Grand Prix of Japan sparks excitement back into MotoGP with Lorenzo's win. Plus news from MotoGP; Moto2; WSBK; NSWRRC and AMA SX.
This year’s MotoGP World Championship may just be tighter than we first thought, with yesterday’s race at Motegi in Japan proving that Qatar’s sleeper isn’t certain for the remainder of the season.
While all eyes were on championship favourites Casey Stoner and Valentino Rossi in the Grand Prix of Japan, Spaniard Jorge Lorenzo shocked onlookers as he swept past Fiat Yamaha teammate Rossi and was never seriously challenged on his way to victory.
The former double 250cc Grand Prix World Champion took his second ever MotoGP victory in his second season of racing in the premier class, taking the lead position from Rossi on lap nine before eventually winning by a margin of 1.304 seconds after the 24 lap duration.
Lorenzo’s race was faultless, although not easy, maintaining a steady gap ahead of the Italian eight-time world champion on his way to taking over the points lead after also scoring a podium result at the opening round in Qatar.
You could see the frustration in Rossi at the end of the race as he watched Lorenzo celebrate, and it’s times like these that makes Yamaha’s wall down the middle of the garage a stroke of genius even though they are on the same rubber this year.
But it was still an important result for Vale as he finished two positions ahead of main threat Stoner, who finished fourth following a slow start to the race with brake troubles on his Ducati Marlboro Desmosedici GP9.
The Aussie fought back from as low as seventh, although he couldn’t peg back the surprising performance of Repsol Honda rider Dani Pedrosa, who continues to recover from serious knee injuries suffered in a pre-season crash.
Both Pedrosa and factory Honda teammate Andrea Dovizioso put in exceptional performances just days after I wrote Honda off, with Dovi rounding out the top five just 9.207 seconds in arrears of Lorenzo at the race’s end.
And what can you say about Marco Melandri and the Hayate Racing Team on the ex-factory Kawasaki ZX-RR – finishing a comfortable sixth in an effort that surprised even the team and Marco himself.
Following a devastating season last year at Ducati, you can bet that Melandri had a massive grin in his helmet when he passed former teammate Stoner in the early stages of the race.
Melandri was able to top Rizla Suzuki’s Loris Capirossi and top rookie Mika Kalio, who took his second eighth place in succession for the satellite Pramac Ducati team. Kalio edged out the improving James Toseland on his Monster Tech 3 Yamaha.
It’s about time that JT got on the pace, although his teammate Colin Edwards must be fuming after Italian websites have reported that the team accidently left a wet setting in the electronics for the dry race.
Queenslander Chris Vermeulen was a disappointing 10th on the second of the Suzukis, with electrical problems forcing him down the order after running towards the front in the early parts of the race.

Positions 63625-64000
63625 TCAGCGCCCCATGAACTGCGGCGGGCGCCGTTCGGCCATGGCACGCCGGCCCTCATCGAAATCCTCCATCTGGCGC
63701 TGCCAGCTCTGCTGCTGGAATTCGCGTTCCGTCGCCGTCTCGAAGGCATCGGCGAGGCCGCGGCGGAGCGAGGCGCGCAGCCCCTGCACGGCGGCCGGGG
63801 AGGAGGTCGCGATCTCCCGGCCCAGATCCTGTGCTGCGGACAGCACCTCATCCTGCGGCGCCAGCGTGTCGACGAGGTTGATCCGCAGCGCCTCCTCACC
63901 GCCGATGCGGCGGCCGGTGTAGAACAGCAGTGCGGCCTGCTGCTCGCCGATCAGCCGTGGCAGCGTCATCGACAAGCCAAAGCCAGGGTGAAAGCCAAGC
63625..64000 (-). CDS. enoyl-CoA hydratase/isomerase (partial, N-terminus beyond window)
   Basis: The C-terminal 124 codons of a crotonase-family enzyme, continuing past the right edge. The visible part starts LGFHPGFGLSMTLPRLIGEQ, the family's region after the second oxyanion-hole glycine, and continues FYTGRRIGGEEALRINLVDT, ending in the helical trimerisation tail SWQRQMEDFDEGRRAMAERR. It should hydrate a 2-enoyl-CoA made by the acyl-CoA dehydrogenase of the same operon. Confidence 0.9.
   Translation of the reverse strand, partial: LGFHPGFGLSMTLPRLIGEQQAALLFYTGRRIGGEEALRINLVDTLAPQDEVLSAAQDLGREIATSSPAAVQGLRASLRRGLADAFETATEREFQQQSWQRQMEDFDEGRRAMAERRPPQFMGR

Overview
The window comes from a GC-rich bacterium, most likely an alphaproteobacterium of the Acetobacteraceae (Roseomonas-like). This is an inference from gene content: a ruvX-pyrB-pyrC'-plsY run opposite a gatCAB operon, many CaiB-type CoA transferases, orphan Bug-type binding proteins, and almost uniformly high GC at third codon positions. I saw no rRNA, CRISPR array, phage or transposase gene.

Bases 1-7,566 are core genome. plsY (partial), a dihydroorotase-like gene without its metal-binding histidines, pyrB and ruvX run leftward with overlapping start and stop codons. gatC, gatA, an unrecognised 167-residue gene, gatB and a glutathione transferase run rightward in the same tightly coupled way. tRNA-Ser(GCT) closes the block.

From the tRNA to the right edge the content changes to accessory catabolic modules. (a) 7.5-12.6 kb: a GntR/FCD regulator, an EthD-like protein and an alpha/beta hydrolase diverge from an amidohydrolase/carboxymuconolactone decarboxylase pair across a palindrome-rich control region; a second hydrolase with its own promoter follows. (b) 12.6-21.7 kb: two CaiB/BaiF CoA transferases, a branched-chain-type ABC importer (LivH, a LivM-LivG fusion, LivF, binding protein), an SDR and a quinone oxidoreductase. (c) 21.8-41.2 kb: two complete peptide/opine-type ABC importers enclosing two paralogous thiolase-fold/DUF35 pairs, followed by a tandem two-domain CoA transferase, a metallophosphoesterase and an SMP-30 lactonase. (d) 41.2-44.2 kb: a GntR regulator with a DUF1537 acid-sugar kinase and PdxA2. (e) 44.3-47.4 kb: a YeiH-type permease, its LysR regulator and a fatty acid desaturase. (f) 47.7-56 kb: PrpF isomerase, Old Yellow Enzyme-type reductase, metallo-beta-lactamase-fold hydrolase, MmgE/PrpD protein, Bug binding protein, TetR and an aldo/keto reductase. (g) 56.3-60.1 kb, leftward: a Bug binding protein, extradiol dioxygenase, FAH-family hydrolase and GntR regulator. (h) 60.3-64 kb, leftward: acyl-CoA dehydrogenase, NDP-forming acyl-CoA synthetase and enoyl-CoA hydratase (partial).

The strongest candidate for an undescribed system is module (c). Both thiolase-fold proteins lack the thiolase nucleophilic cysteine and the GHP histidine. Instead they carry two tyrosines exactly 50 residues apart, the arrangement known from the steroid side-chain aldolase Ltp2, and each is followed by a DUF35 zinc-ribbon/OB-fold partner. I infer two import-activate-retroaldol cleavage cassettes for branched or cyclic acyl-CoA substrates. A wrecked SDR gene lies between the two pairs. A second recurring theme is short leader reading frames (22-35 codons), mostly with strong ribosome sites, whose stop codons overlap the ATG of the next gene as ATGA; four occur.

Vermeulen was a front row starter after qualifying was cancelled due to heavy rain, with times from Friday’s practice used and handing Rossi the pole position despite limited track time.
Stoner’s Ducati teammate Nicky Hayden was forced out of the race on lap one when local star Yuki Takahashi took him down on his Scot Racing Honda, while returnee Sete Gibernau was another crasher in the race on his Grupo Francisco Hernando Ducati.
In the 250cc Grand Prix at Motegi it was Spaniard Alvaro Bautista who won for the Mapfre Aspar Aprilia team, with second place going to local favourite Hiroshi Aoyama ahead of Mattia Pasini. Defending world champion Marco Simoncelli was leading the race but had to stop with a flat front tyre mid-race.
Italian Andrea Iannone took his second victory of the season in the Japanese 125cc Grand Prix at Motegi, a clever tyre choice in damp conditions enabling the Ongetta Team I.S.P.A Aprilia rider to beat out Julian Simon and Pol Espargaro after the circuit rapidly dried throughout the race.
Speaking of limited track time, a meeting at this weekend’s third round of the series at Jerez in Spain will likely see the regulations revised to revert practice sessions in the premier class back to hour-long sessions instead of the 45 minutes that were implemented for this year.
Riders have voiced their concerns over a lack of time to adjust settings on the bike in the shortened sessions, also having to deal with one less practice this year after Friday morning’s session was cut from the schedule to cut costs.
It’s now all but confirmed that the sessions will return to the traditional hour-long duration, but more likely for the fourth round at Le Mans in France next month rather than this weekend.
A limited number of laps allowed has been rumoured, although not expected at this point after the team’s association put an end to those suggestions by proposing that it’s opened up for a full hour of track time if they need it.
Also to be decided in a meeting at Jerez in Spain this week is the control engine supplier of the Moto2 category, with both Kawasaki and Aprilia speculated to be in the running at these early stages, although the ultimate decision will come down to who can supply them for every team.